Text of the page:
The instrument found at Chateau Beauregard, Hautes-Pyrénées, and now in the Cluny Museum, belongs to the first class (figs. 118, 119), and is shown here in profile, as well as upper face. One of those discovered at Vieil-Evreux is also figured (fig. 120), and agrees with fig. 115 found at Dalheim. Of a more peculiar shape, but yet evidently intended for the same purpose, are two of the number recovered at Remennecourt, and delineated by M. de Widrange, an antiquarian of Bar-le-Duc (figs. 121, 122).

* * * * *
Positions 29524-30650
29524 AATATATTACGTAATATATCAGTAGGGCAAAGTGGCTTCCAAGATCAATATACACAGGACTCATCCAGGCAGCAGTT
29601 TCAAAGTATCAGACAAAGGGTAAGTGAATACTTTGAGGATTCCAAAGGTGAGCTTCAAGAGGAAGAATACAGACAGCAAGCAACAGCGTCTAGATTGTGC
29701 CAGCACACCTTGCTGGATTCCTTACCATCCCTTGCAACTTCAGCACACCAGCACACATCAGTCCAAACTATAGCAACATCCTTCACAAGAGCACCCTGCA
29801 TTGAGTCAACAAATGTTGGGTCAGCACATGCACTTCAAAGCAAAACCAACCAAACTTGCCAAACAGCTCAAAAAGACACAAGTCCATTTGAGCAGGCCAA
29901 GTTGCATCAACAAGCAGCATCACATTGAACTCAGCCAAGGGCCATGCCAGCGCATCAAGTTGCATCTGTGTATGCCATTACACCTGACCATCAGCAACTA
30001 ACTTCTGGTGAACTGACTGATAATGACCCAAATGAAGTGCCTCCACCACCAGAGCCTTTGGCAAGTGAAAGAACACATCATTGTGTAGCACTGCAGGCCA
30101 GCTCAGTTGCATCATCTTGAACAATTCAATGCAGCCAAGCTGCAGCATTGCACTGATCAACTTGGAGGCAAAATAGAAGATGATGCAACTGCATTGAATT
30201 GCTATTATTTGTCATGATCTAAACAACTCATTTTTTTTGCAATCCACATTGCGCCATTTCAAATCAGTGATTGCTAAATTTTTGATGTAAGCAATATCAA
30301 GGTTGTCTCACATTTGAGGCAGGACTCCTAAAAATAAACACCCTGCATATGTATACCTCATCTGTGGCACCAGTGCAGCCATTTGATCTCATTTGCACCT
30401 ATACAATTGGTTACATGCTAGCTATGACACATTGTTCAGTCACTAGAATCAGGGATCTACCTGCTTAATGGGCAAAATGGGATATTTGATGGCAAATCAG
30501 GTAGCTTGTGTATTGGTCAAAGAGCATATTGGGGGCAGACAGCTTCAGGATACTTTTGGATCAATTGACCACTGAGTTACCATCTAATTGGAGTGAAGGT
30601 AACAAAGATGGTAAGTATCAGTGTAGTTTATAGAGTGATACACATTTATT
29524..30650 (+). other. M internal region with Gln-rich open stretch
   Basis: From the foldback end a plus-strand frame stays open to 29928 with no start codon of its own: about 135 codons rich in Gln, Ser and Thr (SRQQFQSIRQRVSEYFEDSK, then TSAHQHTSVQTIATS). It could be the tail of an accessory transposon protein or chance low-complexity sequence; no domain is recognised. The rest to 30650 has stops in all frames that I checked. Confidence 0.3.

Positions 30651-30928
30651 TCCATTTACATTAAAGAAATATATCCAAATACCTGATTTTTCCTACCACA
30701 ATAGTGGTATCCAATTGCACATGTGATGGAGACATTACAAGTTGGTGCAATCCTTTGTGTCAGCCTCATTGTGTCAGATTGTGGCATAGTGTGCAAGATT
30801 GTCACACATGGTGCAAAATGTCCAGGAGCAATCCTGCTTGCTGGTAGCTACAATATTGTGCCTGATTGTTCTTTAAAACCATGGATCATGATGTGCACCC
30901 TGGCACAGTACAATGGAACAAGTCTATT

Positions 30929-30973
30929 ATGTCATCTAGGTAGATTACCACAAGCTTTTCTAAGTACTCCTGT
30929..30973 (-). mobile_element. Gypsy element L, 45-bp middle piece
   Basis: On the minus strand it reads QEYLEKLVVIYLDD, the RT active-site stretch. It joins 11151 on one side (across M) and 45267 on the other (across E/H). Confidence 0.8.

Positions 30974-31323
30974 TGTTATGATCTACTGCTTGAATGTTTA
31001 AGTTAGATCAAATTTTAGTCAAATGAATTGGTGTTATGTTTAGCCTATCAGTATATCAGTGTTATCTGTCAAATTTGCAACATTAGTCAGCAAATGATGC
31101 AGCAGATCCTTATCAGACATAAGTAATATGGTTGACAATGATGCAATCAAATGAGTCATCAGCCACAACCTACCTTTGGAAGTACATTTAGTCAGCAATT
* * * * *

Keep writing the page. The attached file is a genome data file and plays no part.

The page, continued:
Figure 121 is remarkable for its possessing no rings or ears, or anything by which it could be attached to the hoof, supposing it to have been in-